by Chip Rogers, AAHOA President & CEO
Franchising has, for decades, been one of the most travelled roads to reaching the American Dream. From Smoothie Kings to Burger Kings and from Hampton Inns to Holiday Inns, entrepreneurs have found the combination of branding and locally owned small businesses to be a winner for everyone involved.
But now, this highly successful model finds itself under attack from bureaucrats in Washington, D.C. In August 2015, the National Labor Relations Board’s (NLRB) upended the long-established definition of the franchisor-franchisee relationship. The new version could put much of a hotel’s daily operations under control of the franchisor. This is the antitheses of the purpose for franchising and something both franchisors and franchisees adamantly oppose.
Sadly, without significant legislative intervention and/or the election of a pro-business presidential candidate, franchising as we know it may come to an end. Despite repeated warnings to lawmakers of the dangerous error in judgement by the NLRB, many members of Congress are simply beholden to organized labor.
This threat to the franchise model is why now is the critical time for hoteliers and small business owners to educate policymakers and American voters on the economic necessity of maintaining a thriving entrepreneurial community. Franchising is a valuable product of free and unfettered markets and of the American drive to create, compete and continually innovate.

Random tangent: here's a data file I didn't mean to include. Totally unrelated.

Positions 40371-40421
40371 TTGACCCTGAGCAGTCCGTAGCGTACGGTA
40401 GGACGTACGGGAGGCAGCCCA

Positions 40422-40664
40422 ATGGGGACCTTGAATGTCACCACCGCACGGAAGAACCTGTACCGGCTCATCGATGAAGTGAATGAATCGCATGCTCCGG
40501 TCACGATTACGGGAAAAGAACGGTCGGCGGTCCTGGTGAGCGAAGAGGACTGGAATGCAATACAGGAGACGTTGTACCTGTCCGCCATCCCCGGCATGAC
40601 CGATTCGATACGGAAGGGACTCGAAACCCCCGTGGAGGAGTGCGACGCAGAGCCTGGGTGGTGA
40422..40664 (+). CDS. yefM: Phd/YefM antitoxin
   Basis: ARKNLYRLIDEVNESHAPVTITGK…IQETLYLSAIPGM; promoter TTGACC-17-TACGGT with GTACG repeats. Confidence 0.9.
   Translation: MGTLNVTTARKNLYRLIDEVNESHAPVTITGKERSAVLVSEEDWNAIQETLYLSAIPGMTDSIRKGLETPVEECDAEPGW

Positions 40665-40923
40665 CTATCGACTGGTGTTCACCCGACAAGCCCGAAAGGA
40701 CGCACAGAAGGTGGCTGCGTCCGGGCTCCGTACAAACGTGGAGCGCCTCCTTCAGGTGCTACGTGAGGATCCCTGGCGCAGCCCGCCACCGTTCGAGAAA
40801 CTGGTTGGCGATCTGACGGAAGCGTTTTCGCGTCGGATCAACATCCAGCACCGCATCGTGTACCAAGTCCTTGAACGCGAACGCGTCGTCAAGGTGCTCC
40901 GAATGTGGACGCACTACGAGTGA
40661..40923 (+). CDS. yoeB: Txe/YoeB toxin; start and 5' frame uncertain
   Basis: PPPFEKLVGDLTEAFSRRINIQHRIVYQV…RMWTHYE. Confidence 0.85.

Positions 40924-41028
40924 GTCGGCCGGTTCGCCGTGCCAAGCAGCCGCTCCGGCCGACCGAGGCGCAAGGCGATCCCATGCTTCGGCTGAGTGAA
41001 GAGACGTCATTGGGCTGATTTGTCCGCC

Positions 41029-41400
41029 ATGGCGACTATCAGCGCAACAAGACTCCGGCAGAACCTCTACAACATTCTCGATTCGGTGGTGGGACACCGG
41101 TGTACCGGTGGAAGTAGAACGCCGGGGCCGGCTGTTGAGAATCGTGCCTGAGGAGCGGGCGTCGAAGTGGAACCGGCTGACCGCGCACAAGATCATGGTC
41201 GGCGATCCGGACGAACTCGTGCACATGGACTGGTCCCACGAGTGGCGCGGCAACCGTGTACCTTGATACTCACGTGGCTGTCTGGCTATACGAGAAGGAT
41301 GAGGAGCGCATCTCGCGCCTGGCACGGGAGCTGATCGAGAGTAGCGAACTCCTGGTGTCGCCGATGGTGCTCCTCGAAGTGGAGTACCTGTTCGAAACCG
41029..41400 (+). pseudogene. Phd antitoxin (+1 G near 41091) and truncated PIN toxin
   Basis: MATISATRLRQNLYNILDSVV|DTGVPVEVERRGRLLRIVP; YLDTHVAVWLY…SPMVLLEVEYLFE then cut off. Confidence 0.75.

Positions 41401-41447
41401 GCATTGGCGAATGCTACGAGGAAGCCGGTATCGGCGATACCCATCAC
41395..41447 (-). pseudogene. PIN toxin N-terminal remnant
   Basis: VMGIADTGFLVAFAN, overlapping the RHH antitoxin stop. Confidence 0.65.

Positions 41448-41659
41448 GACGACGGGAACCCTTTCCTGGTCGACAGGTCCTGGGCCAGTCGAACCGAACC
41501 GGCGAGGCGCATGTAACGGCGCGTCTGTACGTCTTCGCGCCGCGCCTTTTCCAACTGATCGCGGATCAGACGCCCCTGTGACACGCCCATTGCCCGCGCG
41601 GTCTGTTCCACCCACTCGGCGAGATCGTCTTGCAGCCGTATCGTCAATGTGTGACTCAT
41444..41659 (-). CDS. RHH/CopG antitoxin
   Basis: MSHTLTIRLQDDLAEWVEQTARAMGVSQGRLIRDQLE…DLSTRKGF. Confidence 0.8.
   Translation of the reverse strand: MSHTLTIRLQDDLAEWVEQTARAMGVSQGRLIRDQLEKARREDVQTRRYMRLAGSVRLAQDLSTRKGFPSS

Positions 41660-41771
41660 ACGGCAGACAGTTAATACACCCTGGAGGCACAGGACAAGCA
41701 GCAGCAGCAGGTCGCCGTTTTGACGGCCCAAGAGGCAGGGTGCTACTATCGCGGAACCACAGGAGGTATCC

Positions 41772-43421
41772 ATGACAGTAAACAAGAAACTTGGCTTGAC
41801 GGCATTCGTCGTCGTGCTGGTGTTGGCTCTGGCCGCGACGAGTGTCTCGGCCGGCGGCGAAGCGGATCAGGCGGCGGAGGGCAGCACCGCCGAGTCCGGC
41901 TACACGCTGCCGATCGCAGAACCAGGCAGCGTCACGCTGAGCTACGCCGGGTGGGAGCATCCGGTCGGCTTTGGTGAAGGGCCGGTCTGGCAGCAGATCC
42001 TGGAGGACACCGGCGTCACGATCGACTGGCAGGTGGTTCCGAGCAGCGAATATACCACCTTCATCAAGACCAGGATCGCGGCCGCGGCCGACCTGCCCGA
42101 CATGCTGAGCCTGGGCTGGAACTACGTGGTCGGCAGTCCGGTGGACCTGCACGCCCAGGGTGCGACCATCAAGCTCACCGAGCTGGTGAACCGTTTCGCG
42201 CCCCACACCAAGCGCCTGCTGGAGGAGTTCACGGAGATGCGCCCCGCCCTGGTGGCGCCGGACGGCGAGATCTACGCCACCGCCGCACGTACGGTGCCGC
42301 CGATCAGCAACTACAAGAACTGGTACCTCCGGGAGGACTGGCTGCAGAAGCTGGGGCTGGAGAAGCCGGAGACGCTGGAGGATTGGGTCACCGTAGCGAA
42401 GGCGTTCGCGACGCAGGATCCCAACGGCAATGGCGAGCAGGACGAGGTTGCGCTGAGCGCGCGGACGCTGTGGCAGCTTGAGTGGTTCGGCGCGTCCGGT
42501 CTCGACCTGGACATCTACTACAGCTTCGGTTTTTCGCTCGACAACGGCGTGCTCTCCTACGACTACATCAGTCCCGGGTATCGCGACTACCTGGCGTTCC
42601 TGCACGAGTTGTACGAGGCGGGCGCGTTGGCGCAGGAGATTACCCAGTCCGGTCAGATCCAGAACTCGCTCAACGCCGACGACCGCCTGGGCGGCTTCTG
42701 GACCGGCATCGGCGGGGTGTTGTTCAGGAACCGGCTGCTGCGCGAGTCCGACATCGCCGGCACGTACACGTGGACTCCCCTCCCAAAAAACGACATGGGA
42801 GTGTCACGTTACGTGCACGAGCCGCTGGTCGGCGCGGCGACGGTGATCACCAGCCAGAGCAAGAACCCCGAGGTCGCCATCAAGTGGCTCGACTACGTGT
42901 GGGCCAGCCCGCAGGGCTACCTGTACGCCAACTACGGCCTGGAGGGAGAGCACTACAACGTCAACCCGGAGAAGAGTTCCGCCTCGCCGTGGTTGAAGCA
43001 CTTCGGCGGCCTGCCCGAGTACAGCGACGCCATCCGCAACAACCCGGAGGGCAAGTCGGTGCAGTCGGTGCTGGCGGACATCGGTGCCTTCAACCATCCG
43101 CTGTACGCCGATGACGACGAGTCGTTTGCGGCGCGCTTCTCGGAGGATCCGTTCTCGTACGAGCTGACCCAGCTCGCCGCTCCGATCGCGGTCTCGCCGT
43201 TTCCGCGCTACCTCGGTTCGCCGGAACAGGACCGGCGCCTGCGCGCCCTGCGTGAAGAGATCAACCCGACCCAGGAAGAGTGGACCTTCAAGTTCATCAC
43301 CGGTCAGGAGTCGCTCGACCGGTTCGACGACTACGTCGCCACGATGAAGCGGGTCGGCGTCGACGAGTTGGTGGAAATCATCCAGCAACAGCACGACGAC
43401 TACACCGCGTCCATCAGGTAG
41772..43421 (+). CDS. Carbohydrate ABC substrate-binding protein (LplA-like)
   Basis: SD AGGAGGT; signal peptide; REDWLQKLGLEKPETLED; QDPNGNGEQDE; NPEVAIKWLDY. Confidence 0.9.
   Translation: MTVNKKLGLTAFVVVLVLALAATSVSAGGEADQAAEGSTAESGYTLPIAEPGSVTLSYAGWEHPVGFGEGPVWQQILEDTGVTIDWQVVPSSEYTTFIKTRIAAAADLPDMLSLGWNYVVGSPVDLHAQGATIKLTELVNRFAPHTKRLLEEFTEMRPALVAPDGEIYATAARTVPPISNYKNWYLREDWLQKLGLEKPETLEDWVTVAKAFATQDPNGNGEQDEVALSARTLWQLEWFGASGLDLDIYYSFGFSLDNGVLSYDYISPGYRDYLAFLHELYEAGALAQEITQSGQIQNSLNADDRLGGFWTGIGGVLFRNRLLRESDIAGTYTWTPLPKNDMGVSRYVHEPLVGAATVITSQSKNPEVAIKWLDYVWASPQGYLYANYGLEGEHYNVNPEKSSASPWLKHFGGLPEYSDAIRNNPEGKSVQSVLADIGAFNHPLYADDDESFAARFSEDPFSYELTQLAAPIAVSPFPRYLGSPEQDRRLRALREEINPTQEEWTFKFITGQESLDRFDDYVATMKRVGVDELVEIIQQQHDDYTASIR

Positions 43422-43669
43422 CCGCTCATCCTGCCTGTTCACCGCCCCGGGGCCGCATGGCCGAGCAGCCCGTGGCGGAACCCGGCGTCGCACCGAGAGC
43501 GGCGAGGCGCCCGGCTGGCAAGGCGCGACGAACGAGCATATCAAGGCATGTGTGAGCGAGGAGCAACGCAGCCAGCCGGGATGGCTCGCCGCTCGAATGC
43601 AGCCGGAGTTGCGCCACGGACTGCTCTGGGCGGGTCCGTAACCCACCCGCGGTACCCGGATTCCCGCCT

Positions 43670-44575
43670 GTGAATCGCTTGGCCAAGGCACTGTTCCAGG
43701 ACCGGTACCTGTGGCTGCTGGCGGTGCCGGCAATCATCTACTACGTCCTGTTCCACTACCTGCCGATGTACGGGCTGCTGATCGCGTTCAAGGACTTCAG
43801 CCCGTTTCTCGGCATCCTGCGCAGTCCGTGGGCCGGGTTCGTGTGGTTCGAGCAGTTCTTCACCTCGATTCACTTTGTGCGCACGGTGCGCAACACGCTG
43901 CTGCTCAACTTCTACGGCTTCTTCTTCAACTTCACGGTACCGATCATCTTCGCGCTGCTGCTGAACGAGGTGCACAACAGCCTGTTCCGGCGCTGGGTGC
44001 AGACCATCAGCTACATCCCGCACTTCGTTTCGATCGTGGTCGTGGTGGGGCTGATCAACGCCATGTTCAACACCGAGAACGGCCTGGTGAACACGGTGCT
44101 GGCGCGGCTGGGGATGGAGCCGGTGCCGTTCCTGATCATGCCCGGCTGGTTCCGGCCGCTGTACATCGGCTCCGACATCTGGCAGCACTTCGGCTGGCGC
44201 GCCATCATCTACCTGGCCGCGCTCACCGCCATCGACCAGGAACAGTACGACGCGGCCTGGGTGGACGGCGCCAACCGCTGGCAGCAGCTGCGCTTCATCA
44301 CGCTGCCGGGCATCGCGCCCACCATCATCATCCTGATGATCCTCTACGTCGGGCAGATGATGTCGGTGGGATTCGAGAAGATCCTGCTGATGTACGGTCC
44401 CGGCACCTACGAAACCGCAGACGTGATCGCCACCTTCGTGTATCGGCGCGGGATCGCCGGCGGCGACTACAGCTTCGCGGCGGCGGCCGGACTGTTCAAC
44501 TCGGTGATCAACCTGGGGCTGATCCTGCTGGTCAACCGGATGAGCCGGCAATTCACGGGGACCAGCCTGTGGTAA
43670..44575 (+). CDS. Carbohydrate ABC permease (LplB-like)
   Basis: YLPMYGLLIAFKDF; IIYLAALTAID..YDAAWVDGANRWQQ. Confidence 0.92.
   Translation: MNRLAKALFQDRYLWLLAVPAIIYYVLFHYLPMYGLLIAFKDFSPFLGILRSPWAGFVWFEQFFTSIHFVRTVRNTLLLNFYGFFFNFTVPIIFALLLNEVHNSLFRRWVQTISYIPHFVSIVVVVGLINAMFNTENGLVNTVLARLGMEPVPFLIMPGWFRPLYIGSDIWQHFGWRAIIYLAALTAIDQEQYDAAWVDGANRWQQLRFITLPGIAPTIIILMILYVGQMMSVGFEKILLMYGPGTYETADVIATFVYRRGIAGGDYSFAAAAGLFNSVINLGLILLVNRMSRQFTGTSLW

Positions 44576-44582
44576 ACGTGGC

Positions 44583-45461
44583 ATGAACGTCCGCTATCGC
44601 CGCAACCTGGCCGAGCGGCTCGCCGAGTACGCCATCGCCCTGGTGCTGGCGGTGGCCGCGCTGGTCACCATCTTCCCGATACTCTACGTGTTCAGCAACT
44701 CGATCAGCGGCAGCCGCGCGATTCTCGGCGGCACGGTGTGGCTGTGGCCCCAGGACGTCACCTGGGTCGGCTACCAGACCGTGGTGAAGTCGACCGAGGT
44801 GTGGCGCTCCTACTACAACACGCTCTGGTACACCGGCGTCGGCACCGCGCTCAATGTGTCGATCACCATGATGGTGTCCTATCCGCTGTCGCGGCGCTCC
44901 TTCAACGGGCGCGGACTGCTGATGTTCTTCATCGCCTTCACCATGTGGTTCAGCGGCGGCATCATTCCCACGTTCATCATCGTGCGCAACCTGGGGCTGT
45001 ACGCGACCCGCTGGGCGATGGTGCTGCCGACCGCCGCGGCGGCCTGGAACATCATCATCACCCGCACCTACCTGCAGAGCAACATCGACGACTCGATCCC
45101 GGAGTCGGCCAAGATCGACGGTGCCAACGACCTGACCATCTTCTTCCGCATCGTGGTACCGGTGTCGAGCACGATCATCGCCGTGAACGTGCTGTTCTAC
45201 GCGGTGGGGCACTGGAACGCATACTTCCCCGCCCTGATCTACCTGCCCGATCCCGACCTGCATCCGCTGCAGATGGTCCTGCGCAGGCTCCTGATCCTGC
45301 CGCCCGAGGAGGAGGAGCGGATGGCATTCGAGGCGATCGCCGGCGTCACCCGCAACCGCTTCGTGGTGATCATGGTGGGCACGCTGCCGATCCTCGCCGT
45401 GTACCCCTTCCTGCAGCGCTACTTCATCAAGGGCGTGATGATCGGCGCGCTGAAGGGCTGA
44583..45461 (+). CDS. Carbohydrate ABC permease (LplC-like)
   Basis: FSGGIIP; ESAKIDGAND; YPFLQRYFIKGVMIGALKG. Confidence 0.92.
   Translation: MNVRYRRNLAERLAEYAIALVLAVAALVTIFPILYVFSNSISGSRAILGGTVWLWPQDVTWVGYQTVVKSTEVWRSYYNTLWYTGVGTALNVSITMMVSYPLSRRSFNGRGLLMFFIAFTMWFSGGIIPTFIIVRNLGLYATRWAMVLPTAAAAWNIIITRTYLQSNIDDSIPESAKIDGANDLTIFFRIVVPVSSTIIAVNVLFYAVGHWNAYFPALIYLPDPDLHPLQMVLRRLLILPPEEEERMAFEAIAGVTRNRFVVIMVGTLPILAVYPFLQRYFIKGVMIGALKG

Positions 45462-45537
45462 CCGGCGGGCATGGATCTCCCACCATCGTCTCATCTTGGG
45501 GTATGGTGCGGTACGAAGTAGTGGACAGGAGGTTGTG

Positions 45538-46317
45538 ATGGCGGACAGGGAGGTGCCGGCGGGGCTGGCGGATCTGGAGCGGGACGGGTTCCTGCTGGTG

The franchise model is arguably the greatest vehicle for success in American business today, and this is especially true among minority business owners. Indeed, it has been the path by which many AAHOA members have experienced their own success within the hotel industry. They chose franchising for many of the same reasons that they chose to come to the United States – the draw of professional independence, the pride of business ownership and the promise that hard work would be rewarded.
Big Labor has been hard at work this past year promulgating the falsehood that the current franchising structure allows – and even encourages – unfair compensation of employees. Despite the absurdity of this claim in a highly competitive marketplace, the message resonates with many who simply refuse to consider the facts. The hospitality industry has given opportunity to millions of first-time employees. It is the birthplace of many careers. And when opportunity is sacrificed at the altar of union wish lists, millions will be locked out of a starting shot.
In fact, this government regulation is further evidence of the strange misunderstanding of how business actually works. The relationship between satisfied employees and a profitable business is so well-documented it has become conventional wisdom. No one – least of all franchisees – stands to gain when employees are unhappy. Anyone who claims otherwise has a fundamental and very serious misunderstanding of how business actually works.
I urge everyone who cares about our national economic future to stand with AAHOA’s 15,000 members in support of franchising – a business model that has, for decades, consistently led to job creation, economic growth and fulfillment of the American Dream. If we allow misguided bureaucrats to chip away at the economic structures that make our country the Land of Opportunity, we will wake up one day in a place we no longer recognize.